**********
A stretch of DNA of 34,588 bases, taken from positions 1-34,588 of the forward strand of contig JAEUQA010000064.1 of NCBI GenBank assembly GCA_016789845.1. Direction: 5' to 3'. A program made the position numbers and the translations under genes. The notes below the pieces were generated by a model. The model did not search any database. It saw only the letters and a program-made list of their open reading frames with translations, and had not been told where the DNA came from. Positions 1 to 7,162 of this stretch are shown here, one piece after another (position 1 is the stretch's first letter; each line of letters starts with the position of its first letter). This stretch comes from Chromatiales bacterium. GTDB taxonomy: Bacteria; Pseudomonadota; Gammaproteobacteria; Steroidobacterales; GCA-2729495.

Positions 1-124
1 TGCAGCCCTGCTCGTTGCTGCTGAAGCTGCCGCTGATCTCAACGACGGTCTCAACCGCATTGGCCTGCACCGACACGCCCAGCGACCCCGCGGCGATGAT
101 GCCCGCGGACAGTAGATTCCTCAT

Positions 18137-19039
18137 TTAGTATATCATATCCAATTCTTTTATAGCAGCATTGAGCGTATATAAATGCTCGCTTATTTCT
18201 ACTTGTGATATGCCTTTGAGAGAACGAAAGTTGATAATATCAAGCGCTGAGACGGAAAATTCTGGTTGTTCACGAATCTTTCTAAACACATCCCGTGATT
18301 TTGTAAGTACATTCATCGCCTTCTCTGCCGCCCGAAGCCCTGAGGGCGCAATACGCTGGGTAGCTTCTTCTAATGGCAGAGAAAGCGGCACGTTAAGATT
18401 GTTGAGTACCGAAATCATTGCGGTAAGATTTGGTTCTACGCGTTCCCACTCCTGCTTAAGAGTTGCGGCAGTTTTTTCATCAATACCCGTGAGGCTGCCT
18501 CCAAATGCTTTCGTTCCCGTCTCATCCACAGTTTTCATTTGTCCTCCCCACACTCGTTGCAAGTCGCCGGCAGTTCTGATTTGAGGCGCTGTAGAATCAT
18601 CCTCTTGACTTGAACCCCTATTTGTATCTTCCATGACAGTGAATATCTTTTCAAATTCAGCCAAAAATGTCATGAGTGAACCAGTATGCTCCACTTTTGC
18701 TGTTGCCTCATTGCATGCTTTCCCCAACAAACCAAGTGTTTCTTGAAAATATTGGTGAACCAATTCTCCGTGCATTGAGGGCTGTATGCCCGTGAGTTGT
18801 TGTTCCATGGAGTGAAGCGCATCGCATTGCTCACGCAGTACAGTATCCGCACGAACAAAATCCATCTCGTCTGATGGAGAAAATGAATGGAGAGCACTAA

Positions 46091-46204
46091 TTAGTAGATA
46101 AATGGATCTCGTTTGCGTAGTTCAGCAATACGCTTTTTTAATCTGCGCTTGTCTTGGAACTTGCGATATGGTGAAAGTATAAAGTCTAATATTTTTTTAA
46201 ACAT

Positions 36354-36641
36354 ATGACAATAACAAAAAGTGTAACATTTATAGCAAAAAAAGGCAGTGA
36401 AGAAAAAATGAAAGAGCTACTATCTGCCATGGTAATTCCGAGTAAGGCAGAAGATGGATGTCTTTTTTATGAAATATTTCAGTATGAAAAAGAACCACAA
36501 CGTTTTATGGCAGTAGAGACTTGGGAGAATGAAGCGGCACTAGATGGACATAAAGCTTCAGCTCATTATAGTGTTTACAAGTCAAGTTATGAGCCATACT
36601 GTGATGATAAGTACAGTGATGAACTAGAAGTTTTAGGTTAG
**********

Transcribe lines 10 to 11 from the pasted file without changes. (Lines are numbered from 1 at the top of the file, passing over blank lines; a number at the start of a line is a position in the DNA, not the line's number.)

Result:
18501 CCAAATGCTTTCGTTCCCGTCTCATCCACAGTTTTCATTTGTCCTCCCCACACTCGTTGCAAGTCGCCGGCAGTTCTGATTTGAGGCGCTGTAGAATCAT
18601 CCTCTTGACTTGAACCCCTATTTGTATCTTCCATGACAGTGAATATCTTTTCAAATTCAGCCAAAAATGTCATGAGTGAACCAGTATGCTCCACTTTTGC